I know that the compiler does implicit type conversion for integer literals. For example:
byte b = 2; // implicit type conversion, same as byte b = (byte)2;
The compiler gives me an error if the range overflows:
byte b = 150; // error, it says cannot convert from int to byte
The compiler gives the same error when the variable is passed an expression:
byte a = 3; byte b = 5; byte c = 2 + 7; // compiles fine byte d = 1 + b; // error, it says cannot convert from int to byte byte e = a + b; // error, it says cannot convert from int to byte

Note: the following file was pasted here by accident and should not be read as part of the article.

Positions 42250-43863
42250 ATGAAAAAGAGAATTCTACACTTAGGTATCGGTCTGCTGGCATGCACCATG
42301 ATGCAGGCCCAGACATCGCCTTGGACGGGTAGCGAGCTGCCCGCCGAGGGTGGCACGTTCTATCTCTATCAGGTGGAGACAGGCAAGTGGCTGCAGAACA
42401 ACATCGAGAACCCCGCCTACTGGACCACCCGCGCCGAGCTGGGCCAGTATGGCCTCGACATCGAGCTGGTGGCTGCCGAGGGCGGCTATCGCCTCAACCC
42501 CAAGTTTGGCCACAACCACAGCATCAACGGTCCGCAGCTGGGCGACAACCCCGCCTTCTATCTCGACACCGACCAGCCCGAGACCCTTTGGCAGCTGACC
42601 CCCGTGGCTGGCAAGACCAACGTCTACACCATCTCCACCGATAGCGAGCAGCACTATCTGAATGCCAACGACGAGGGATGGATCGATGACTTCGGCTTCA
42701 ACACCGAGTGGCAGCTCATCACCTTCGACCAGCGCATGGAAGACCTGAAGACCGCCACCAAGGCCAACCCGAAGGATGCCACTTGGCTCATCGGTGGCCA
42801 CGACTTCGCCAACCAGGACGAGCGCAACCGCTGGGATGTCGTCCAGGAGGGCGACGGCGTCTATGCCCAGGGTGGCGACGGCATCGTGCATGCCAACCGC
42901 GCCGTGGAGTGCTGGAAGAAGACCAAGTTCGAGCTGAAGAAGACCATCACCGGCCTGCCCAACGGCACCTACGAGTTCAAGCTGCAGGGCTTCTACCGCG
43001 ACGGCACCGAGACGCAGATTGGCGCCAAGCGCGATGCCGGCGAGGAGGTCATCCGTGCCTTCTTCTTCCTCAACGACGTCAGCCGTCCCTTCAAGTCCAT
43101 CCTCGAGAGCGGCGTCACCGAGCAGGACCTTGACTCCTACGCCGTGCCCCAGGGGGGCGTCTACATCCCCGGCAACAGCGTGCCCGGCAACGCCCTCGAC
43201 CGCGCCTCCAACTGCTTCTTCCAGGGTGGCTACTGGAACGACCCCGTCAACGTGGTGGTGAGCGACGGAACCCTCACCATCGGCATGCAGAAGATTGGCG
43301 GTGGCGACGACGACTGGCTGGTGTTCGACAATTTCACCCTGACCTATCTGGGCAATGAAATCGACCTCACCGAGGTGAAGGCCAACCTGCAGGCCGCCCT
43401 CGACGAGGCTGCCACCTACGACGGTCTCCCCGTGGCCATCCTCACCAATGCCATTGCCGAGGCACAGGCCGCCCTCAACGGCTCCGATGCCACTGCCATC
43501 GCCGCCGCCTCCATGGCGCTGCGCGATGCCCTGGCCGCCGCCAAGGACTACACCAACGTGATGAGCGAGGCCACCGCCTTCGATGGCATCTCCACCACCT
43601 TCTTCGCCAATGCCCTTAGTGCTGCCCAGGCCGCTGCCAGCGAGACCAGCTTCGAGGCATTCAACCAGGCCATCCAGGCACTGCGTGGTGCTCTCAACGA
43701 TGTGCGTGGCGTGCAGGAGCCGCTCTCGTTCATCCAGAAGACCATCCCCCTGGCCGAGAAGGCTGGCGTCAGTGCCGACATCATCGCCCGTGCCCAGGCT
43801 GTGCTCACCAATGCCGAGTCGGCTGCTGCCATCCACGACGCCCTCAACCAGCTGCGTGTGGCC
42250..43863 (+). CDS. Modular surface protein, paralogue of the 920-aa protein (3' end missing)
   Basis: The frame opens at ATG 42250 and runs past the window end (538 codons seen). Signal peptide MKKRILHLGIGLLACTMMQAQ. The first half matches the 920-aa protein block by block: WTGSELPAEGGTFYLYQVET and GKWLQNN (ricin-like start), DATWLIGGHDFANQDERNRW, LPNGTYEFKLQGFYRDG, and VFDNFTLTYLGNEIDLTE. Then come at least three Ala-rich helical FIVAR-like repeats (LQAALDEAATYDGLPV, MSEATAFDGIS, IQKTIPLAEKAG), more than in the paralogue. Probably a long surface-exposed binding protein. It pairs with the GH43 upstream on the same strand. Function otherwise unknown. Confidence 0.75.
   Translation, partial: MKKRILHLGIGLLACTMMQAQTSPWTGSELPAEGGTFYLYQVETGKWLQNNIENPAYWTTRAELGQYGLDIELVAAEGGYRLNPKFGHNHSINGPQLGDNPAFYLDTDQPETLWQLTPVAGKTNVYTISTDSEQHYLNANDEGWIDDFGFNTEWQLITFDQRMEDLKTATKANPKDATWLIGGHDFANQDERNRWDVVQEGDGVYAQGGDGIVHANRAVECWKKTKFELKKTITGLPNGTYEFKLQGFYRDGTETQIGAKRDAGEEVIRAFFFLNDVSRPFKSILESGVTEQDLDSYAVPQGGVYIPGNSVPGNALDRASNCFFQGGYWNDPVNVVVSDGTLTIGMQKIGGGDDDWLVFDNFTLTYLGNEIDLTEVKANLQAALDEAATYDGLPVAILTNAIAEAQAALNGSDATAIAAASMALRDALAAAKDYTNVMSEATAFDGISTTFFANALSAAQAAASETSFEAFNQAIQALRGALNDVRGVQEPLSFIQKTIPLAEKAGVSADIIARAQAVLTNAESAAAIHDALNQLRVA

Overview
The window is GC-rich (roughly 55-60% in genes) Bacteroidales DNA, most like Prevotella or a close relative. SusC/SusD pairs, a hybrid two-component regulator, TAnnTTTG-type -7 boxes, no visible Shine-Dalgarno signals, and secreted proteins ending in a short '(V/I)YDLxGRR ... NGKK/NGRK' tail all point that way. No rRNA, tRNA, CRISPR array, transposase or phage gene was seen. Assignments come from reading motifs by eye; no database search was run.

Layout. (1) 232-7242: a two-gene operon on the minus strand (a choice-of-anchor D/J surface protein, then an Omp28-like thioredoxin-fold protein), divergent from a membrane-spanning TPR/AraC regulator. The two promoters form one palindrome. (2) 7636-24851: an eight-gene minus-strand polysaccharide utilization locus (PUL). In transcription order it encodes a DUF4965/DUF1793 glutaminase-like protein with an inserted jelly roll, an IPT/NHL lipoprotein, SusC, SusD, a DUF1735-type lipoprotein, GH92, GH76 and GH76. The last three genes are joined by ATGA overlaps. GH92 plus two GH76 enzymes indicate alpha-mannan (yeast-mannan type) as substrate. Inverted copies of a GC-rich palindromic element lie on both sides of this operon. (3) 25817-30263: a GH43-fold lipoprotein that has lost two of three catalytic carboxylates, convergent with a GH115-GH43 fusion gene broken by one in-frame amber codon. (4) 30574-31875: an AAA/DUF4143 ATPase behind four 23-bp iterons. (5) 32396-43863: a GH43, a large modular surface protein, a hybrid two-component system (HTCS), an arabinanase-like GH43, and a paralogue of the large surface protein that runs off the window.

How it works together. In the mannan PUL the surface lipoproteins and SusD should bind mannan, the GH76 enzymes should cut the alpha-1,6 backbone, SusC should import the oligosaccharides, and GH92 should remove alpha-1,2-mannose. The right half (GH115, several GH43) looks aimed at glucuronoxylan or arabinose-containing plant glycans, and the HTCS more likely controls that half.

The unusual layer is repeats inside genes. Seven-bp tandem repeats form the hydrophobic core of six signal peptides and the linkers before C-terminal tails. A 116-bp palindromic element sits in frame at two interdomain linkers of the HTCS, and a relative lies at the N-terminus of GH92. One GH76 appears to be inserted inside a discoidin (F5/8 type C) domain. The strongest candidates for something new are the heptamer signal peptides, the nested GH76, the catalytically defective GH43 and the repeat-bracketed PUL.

I came to the conclusion that the result of an expression that involves variables cannot be guaranteed. The resulting value can be within or outside the byte range so compiler throws off an error.
What puzzles me is that the compiler does not throw an error when I put it like this:
byte a = 127; byte b = 5; byte z = (a+=b); // no error, why ?
Why does it not give me an error?